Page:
What’s my part in this? No matter how thin you slice it… There are always (at least) two sides. So be sure to notice your own part of any ongoing conflict.
Reality – Keep a record of hostility and poor behaviour. You’ve got to remain confident that your version is reality.
Don’t bottle it up – You and your partner need to communicate with each other about the situation. It’s hard for both of you. Share how you feel, share what’s on your mind about the situation, and share what you think the next steps could be. You’ve got to be on the same page, create a shared plan and work the plan together. Showing a united front is powerful and it’s also good for your kids to see.
Accept your ex isn’t going to change – Acceptance doesn’t mean you agree or suddenly become okay with what’s happening. It simply means you accept a situation for the way it is. You stop swimming against the tide. Your ex doesn’t believe there’s anything wrong with them or their behaviour which is why they won’t change.
Stop giving your ex any unnecessary attention – Starve them of your attention, even negative attention. Many toxic ex’s thrive on attention so make sure they don’t get it from you… Hopefully, they’ll seek it elsewhere.
Realistic Expectations – Your ex is in a position to massively influence you children’s perceptions. As a result, you may never be able to form the kind of relationship bonds you want. Studies suggest this can be especially difficult (possibly impossible) for a step mum. Your positive outlook and love may not be enough to overcome the influence your ex has on them. You need to have realistic expectations. Give up the pressure of trying to be the family miracle worker.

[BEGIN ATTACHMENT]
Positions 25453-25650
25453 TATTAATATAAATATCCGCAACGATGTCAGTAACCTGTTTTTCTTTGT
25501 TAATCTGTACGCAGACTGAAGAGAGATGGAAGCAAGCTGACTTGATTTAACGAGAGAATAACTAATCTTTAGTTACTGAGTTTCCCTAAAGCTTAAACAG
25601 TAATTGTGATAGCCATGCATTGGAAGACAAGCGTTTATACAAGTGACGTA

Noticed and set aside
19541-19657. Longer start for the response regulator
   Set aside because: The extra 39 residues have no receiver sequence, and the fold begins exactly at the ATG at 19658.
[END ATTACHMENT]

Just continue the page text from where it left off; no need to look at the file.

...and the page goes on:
Possessiveness – With a preadolescent or adolescent girl, possessiveness and jealousy will pose an even bigger problem, psychologist Mavis Hetherington found. In her Virginia Longitudinal Study of families who divorced and remarried, preteen and teen girls especially described the stepparent as an interloper in their world and an obstacle to intimacy with mom or dad. A stepmother may encounter particularly fierce resistance from a teen girl, both because she is close to her father and because teen girls tend to model the feelings and attitudes of their mothers.
Present a united front to the children – Be clear on shared boundaries and expectations of behaviour. Here’s a snippet about the dangers of Permissive Parenting: